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The Economic Value of Flexibility When There is Disagreement

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  • Boot, Arnoud W A
  • Thakor, Anjan

Abstract

We develop an economic theory of ‘flexibility’, which we interpret as the discretion or ability to make a decision that others disagree with. We show that flexibility is essentially an option for the decision-maker, and can be valued as such. The value of the flexibility option is decreasing in the extent to which the decision-maker’s future decision-relevant opinion is correlated with the opinions of others who may be able to impede the decision. We argue that flexibility drives economic decisions in a significant way. The applications we consider are: the entrepreneur’s choice of flexibility in the initial mix of financing raised; the use of flexibility to understand differences in security design and the firm’s security-issuance decision; the impact of flexibility on the use of collateral in lending; the role of flexibility in capital budgeting decisions; the effect of flexibility considerations in the design of contracts in a principal-agent setting; the interpretation of ‘power’ and conformity in organizations in the context of flexibility; and the choice between private and public ownership in the context of flexibility.

Suggested Citation

  • Boot, Arnoud W A & Thakor, Anjan, 2003. "The Economic Value of Flexibility When There is Disagreement," CEPR Discussion Papers 3709, C.E.P.R. Discussion Papers.
  • Handle: RePEc:cpr:ceprdp:3709
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    References listed on IDEAS

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    1. Giacomo Bonanno & Klaus Nehring, "undated". "Agreeing To Disagree: A Survey," Department of Economics 97-18, California Davis - Department of Economics.
    2. repec:fth:prinin:389 is not listed on IDEAS
    3. Victor Fuchs & Alan B. Krueger & James Poterba, 1997. "Why Do Economists Disagree About Policy? The Roles of Beliefs About Parameters and Values," Working Papers 768, Princeton University, Department of Economics, Industrial Relations Section..
    4. Jensen, Michael C. & Meckling, William H., 1976. "Theory of the firm: Managerial behavior, agency costs and ownership structure," Journal of Financial Economics, Elsevier, vol. 3(4), pages 305-360, October.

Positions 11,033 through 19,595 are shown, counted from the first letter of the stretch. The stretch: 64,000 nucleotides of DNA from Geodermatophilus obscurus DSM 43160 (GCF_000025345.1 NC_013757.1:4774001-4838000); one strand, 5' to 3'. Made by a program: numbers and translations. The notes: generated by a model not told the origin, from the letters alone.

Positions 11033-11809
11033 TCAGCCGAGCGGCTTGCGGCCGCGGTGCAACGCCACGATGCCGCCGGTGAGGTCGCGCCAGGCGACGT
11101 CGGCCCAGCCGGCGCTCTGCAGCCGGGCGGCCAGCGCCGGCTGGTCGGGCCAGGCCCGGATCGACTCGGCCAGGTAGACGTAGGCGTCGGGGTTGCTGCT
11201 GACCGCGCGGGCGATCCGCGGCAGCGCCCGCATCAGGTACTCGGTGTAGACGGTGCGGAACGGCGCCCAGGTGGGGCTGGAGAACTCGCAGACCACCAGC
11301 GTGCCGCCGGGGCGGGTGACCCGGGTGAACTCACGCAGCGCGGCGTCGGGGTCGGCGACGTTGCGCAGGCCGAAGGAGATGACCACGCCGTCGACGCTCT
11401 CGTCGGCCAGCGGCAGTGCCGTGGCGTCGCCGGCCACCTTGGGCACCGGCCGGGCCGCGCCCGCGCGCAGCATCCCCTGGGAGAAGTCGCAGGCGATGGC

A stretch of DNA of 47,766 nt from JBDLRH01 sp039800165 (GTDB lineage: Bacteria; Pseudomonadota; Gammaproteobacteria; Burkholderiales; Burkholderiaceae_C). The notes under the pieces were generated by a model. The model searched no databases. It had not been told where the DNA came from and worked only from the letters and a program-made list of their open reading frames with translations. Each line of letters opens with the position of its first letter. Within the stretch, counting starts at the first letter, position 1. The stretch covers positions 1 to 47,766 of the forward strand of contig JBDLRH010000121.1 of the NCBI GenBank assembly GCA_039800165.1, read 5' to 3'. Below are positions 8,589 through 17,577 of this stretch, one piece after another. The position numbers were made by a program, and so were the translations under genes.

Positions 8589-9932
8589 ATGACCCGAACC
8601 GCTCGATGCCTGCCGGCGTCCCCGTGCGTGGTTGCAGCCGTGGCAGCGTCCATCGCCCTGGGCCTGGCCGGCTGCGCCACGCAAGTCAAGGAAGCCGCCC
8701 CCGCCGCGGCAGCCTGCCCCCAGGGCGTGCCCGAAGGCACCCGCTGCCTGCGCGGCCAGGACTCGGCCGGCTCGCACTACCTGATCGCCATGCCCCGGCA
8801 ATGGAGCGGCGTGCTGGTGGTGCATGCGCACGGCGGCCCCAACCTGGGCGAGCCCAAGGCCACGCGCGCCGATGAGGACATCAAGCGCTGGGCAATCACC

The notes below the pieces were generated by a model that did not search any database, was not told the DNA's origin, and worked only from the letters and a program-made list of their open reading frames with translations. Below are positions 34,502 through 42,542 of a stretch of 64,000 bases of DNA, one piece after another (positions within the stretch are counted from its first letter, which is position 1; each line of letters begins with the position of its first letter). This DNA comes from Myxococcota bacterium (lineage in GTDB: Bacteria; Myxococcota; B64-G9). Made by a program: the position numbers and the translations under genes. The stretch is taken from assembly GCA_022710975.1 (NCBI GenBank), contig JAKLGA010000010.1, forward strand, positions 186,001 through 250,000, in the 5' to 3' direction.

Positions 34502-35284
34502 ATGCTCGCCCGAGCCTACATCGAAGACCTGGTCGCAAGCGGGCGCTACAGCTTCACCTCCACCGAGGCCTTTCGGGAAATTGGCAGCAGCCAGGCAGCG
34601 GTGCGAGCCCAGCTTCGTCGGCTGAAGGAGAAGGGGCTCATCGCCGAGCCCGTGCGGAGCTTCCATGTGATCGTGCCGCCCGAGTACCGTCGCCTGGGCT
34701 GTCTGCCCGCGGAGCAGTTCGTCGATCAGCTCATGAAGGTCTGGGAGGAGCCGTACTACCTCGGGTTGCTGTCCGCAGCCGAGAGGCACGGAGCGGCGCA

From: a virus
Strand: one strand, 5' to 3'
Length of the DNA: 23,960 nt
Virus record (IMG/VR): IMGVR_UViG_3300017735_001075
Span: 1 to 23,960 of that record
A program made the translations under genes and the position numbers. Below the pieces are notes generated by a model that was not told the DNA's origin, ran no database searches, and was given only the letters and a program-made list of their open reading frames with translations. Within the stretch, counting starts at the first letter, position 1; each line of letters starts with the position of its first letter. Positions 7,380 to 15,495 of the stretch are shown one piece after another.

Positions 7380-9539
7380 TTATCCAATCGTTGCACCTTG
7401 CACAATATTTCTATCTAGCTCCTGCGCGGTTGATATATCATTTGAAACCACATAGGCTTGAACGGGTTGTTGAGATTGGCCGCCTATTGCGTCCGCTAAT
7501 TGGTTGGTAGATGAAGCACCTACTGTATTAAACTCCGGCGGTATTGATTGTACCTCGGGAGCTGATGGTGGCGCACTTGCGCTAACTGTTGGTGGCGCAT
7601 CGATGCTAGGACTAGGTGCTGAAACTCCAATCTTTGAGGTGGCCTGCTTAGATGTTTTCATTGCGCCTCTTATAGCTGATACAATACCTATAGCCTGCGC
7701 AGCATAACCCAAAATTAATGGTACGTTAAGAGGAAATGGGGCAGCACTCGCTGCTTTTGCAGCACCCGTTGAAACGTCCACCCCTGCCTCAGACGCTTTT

5. Jensen, Michael C, 1986. "Agency Costs of Free Cash Flow, Corporate Finance, and Takeovers," American Economic Review, American Economic Association, vol. 76(2), pages 323-329, May.
    6. Higashide, Hironori & Birley, Sue, 2002. "The consequences of conflict between the venture capitalist and the entrepreneurial team in the United Kingdom from the perspective of the venture capitalist," Journal of Business Venturing, Elsevier, vol. 17(1), pages 59-81, January.
    7. George A. Akerlof, 1970. "The Market for "Lemons": Quality Uncertainty and the Market Mechanism," The Quarterly Journal of Economics, Oxford University Press, vol. 84(3), pages 488-500.
    8. Henry S. Farber & Max H. Bazerman, 1989. "Divergent Expectations as a Cause of Disagreement in Bargaining: Evidence from a Comparison of Arbitration Schemes," The Quarterly Journal of Economics, Oxford University Press, vol. 104(1), pages 99-120.
    9. Prendergast, Canice, 1993. "A Theory of "Yes Men."," American Economic Review, American Economic Association, vol. 83(4), pages 757-770, September.
    10. Kydland, Finn E & Prescott, Edward C, 1977. "Rules Rather Than Discretion: The Inconsistency of Optimal Plans," Journal of Political Economy, University of Chicago Press, vol. 85(3), pages 473-491, June.
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    Cited by:

    1. Arnoud W.A. Boot & Anjan V. Thakor, 2003. "Disagreement and Flexibility: A Theory of Optimal Security Issuance and Capital Structure," Tinbergen Institute Discussion Papers 03-001/2, Tinbergen Institute.
    2. Mark Pyles & Donald Mullineax, 2008. "Constraints on Loan Sales and the Price of Liquidity," Journal of Financial Services Research, Springer;Western Finance Association, vol. 33(1), pages 21-36, February.
    3. Blau, Benjamin M. & Fuller, Kathleen P., 2008. "Flexibility and dividends," Journal of Corporate Finance, Elsevier, vol. 14(2), pages 133-152, April.

    More about this item

    Keywords

    corporate finance; Managerial decision-making;

    JEL classification:

    • D83 - Microeconomics - - Information, Knowledge, and Uncertainty - - - Search; Learning; Information and Knowledge; Communication; Belief; Unawareness
    • G30 - Financial Economics - - Corporate Finance and Governance - - - General
    • G32 - Financial Economics - - Corporate Finance and Governance - - - Financing Policy; Financial Risk and Risk Management; Capital and Ownership Structure; Value of Firms; Goodwill

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